In Lagos State, out of the inexhaustible milk of one man`s human kindness and the incomparable game of chess, hope is springing eternal for some of Nigeria`s poorest children.
In Majidun, a slum suburb in Nigeria`s commercial capital Lagos, and Makoko, the world`s largest floating slum on the coast of Lagos, Chess in Slums Africa, founded by the inimitable Mr. Babatunde Onakoya, Nigeria`s chess national master, is reaching some of Nigeria`s most deprived children with the flames of redemption.
At once, Lagos State captures the defiance of the Nigerian spirit and the debilitating despair and desolation that desperately seek to break it. A microcosm of Nigeria, the `Center of Excellence’ hosts Nigerians from every state and expatriates from every country of the world. People escape the hopelessness of their rural villages and go to Lagos, Nigeria`s land of endless possibilities, in search of greener pastures for themselves and their families.
But the possibilities in Lagos come at a cost – a cost so steep it is backbreaking. Nigeria`s commercial nerve center and center of excellence is also Africa`s capital of thuggery where the government patronizes thugs. The state also proved a spacious graveyard for Nigeria`s young when on October 20,2020, at the invitation of the Lagos State Government, state actors rained bullets on young people whose only crime was protesting against police brutality. Their blood continues to cry out against Nigeria from the grounds of the Lekki toll gate.
Life in Lagos is cut-throat. Ranked by the Economic Intelligence Unit (EIU) Survey 2021 as second worst city to live in only after Damascus in war-torn Syria, many have disappeared into its bottomless underbelly, never to re-emerge.
For children, Nigeria`s endangered species, Lagos holds many bogeymen. There are the slums, Makoko being the most notorious, where children are born into poverty, live in poverty and die in poverty. Then, there are the streets where mercy is a mirage and the vulnerabilities of children are vaporized by the vulpine viciousness of some of Nigeria`s crudest criminals. In Lagos, vice is gold.
It is into this paradoxical story of pain and power that Babatunde Onakoya, Nigeria`s chess national master steps in, offering the game of chess to children like Prometheus offering to men the gift of fire stolen from the titans.
Already, young lives have been transformed forever in refulgent testament to the unaccountable journey that kindness can make. Children who knew nothing but cruelty, poverty and illiteracy are seeing the scales ripped off their eyes by the game of chess and one man`s courage of conviction.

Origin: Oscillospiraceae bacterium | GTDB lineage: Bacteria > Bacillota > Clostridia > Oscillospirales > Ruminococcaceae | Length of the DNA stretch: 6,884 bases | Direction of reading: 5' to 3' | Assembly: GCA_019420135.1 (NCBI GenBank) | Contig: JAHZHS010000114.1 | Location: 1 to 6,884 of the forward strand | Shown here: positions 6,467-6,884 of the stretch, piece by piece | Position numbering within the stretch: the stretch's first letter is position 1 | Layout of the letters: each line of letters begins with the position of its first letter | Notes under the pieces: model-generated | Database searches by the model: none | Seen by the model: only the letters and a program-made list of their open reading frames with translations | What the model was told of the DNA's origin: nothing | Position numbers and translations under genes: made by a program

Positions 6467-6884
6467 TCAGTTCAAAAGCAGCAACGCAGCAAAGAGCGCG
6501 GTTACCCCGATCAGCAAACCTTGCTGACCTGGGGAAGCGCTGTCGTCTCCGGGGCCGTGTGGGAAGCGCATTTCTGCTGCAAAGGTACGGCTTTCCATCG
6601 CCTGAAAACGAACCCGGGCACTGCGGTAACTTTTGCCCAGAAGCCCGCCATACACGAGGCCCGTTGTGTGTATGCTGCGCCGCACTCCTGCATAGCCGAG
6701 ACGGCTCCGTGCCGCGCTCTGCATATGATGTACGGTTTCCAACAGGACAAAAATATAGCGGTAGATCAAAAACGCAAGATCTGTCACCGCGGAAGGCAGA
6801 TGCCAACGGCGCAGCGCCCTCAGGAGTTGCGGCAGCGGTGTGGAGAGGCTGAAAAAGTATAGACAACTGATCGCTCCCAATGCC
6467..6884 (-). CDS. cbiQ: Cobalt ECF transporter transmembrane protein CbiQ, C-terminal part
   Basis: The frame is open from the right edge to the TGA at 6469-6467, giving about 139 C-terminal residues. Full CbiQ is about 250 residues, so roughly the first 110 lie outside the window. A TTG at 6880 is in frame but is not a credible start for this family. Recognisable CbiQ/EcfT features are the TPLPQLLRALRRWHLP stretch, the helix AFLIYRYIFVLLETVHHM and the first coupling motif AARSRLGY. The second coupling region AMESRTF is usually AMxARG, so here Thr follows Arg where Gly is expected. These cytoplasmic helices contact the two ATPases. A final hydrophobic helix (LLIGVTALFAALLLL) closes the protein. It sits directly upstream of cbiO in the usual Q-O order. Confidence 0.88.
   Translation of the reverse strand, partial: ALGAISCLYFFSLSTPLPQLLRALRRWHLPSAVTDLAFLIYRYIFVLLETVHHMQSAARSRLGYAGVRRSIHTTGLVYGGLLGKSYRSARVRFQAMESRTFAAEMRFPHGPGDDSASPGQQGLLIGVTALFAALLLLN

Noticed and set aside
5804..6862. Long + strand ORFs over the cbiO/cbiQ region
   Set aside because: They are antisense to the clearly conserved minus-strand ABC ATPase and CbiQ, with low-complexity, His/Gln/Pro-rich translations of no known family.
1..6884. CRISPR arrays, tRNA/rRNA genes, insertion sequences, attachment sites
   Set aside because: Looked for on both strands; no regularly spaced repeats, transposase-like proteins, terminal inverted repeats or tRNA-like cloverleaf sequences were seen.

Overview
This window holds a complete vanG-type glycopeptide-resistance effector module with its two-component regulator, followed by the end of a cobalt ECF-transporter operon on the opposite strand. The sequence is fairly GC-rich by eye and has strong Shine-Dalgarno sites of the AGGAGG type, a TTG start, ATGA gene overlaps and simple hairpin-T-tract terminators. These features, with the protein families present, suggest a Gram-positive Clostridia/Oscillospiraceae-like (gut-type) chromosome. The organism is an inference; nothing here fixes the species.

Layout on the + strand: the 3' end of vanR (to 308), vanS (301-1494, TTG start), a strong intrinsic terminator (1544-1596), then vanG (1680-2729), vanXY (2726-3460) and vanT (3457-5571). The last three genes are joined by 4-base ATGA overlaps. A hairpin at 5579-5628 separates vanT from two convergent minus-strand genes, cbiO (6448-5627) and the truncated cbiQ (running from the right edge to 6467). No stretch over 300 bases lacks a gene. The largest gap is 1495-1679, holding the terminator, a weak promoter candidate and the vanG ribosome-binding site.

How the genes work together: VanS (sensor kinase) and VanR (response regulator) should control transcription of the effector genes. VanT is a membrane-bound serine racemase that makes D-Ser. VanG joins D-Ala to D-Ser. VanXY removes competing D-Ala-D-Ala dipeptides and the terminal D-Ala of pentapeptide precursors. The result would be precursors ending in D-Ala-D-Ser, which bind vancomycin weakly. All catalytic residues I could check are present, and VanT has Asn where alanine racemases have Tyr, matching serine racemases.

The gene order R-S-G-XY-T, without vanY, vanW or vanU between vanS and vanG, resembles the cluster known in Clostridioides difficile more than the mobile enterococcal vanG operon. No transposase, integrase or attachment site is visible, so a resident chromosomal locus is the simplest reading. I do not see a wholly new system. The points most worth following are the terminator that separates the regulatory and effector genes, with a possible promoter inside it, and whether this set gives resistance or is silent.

In his late twenties, Mr. Onakoya attributes his compassion for the children to the transformational power the game of chess wielded over his own life. It is truly heartwarming.
In the same State where inebriated truck drivers fleeing from power-drunk LASTMA officials reduce kids returning from school to blood and bones, chess is shining a light into the stygian darkness of sewage-ridden slums which is the only home some children know.
In a State where cultism and drug abuse threaten to tear away every last vestige of childish innocence, one youth`s courage is making a generational difference. In a State where unarmed youth were massacred for nothing but protesting against institutionalized brutality, a youth armed with nothing but chess and compassion for children is showing the transcendental power of kindness.
In a country where the President indiscreetly branded youths `lazy, in 2018, and in a State where government officials do everything they can to avoid disadvantaged neighbourhoods, it is a youth who carries the torch of hope to the depths of Nigerian despair.
Nigeria`s redemption will rise out of the ribs of children and young people. Out of those ribs unclogged by the bottomless wickedness of corruption and nepotism will come the breath that will cause the waters of a new Nigeria to flow. The aging kleptocrats who rule the country continue to outdo themselves in their bid to raise a new generation of Nigerians destitute of patriotism and compassion.
Nigerian youths and children must recognize that belongs to Nigeria belongs them and will eventually be left to them when death, the great neutralizer, finally reduces the hands that currently hold power in Nigeria to dust. It is why they must persevere and preserve themselves even as they seek an immediate transfer of power under the Not Too Young To Run Act.
In a country where politicians use children and youths as pawns in the deadly game of politics, it is fitting that it is through the agency of a youth that the game of chess is making kings and queens out of them. The Not too Young to Run Act is yet to realize its many potentials. But the task of rebuilding Nigeria remains an urgent one. The task falls to young people.
In a contest organized by Chess in slums Africa, Adeoye Fawaz an 18-year-old who worked as a bus conductor and lived under a bridge in Lagos until recently beat fifty other young people to emerge the overall champion in both chess and mental maths. For the occasion, Mr. Babatunde Onakoya got the kids a haircut, new kaftans and new black shoes before Fawaz went on to become an improbable champion.
It is out of the hearts of young people that the dawn of a new Nigeria will break.
Thank you Babatunde!